A passport-size photo
A photo ID
Proof of U.S. citizenship (such as a copy of your birth certificate or the missing passport)
Travel itinerary (airline or train tickets, etc.)
We strongly recommend making a copy of your passport and storing it in a different place from the actual document (you can even keep a PDF of it on your phone). Trust us — you’ll thank your clever self for putting this together if your passport goes missing and you have to deal with the headaches of replacing it. For more information on missing passports, read our guide to lost and stolen passports.
It’s unfair — your plane could be hours late, and you get no apology, discount or explanation. But if you are three minutes late, running to the gate just as boarding ends, you’re pretty much (pardon our French) screwed.
If you always arrive at the airport three hours before your flight and think that only last-minute Larry’s miss their flights, don’t skip this section — it could happen to you too. Events beyond your control, from problems at the security checkpoint to stormy weather, may mar even the best-planned itinerary.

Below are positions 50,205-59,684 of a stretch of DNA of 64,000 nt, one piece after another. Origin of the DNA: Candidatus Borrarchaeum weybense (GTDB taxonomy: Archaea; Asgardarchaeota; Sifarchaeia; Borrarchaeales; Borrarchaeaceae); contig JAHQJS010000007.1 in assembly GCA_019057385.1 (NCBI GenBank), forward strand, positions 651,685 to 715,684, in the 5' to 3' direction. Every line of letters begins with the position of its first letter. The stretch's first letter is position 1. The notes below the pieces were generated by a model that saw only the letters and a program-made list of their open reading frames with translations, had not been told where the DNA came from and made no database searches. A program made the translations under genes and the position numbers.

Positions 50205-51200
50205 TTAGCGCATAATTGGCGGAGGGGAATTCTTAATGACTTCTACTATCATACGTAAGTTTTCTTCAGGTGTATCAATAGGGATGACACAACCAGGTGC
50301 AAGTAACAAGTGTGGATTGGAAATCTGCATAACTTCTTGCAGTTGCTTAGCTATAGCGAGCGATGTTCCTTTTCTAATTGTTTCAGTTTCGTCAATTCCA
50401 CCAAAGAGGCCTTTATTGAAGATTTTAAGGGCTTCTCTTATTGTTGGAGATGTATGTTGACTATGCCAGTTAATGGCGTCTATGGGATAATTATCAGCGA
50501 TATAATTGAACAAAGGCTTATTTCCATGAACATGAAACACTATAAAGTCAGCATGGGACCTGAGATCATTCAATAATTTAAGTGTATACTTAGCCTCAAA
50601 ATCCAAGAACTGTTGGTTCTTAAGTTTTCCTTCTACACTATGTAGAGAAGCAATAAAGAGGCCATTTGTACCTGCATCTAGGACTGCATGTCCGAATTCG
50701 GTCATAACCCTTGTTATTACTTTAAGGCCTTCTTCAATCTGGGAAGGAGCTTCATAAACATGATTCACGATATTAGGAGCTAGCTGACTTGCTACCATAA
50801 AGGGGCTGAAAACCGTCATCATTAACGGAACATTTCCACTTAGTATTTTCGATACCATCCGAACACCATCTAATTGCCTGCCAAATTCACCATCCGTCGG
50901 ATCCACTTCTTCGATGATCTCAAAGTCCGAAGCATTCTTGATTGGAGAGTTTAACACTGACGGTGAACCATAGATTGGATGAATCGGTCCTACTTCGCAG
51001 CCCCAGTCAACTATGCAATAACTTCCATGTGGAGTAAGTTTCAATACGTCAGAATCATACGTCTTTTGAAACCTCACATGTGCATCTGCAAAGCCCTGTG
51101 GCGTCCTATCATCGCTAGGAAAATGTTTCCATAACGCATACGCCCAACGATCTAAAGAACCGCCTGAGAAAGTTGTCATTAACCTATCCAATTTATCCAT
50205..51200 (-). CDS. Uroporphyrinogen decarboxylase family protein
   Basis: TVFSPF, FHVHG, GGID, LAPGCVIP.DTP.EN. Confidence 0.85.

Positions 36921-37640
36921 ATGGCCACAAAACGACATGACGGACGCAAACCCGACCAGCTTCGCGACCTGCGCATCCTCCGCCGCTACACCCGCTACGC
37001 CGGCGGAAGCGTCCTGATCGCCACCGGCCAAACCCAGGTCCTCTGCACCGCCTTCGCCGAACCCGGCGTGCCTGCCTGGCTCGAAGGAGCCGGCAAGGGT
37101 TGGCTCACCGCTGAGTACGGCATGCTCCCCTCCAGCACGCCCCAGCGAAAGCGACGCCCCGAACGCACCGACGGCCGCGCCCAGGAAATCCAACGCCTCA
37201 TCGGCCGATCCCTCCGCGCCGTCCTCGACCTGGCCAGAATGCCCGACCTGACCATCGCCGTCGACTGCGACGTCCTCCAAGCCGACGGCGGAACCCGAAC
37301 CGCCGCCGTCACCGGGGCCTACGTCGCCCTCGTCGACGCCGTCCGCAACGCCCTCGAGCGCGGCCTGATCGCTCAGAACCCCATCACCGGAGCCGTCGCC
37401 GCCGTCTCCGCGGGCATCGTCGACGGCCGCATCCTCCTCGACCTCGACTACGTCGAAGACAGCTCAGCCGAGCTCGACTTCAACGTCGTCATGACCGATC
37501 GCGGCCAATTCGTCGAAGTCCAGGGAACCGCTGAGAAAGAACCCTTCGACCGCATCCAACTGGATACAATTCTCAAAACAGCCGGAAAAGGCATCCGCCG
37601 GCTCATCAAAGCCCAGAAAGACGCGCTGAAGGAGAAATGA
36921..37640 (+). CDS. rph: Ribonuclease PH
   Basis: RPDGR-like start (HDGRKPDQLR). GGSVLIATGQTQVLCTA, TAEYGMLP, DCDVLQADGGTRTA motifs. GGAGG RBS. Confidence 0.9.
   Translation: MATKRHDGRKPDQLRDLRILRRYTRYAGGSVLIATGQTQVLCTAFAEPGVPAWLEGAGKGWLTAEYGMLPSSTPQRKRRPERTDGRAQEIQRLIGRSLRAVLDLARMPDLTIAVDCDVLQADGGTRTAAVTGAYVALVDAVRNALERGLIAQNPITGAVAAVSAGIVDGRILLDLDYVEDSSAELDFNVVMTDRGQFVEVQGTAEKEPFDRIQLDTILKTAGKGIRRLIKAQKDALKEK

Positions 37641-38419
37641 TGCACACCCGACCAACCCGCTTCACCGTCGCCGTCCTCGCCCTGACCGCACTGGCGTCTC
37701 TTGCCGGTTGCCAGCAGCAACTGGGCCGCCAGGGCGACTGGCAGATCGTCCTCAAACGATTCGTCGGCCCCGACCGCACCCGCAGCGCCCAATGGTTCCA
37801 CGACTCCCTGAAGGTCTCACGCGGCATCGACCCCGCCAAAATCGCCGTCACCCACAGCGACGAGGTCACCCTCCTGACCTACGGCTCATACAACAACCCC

What to Do:
Has your plane taken off without you? Immediately go to your airline’s desk. It is possible that your airline can get you on the next flight. Whether or not it will charge you will vary depending on which airline is involved and if the missed flight was your fault. If there are no other flights or the next flight is booked, try for the next day, or inquire about any available flights from your carrier’s partner airlines.
If your airline refuses to offer a voucher for another flight, get ready to pay up. Passengers who miss their flights sometimes must pay full price for a new ticket — and prices are steep when it’s the day of or the day before your departure. Take this as a warning to always arrive at the airport with plenty of time to spare, especially around the holidays.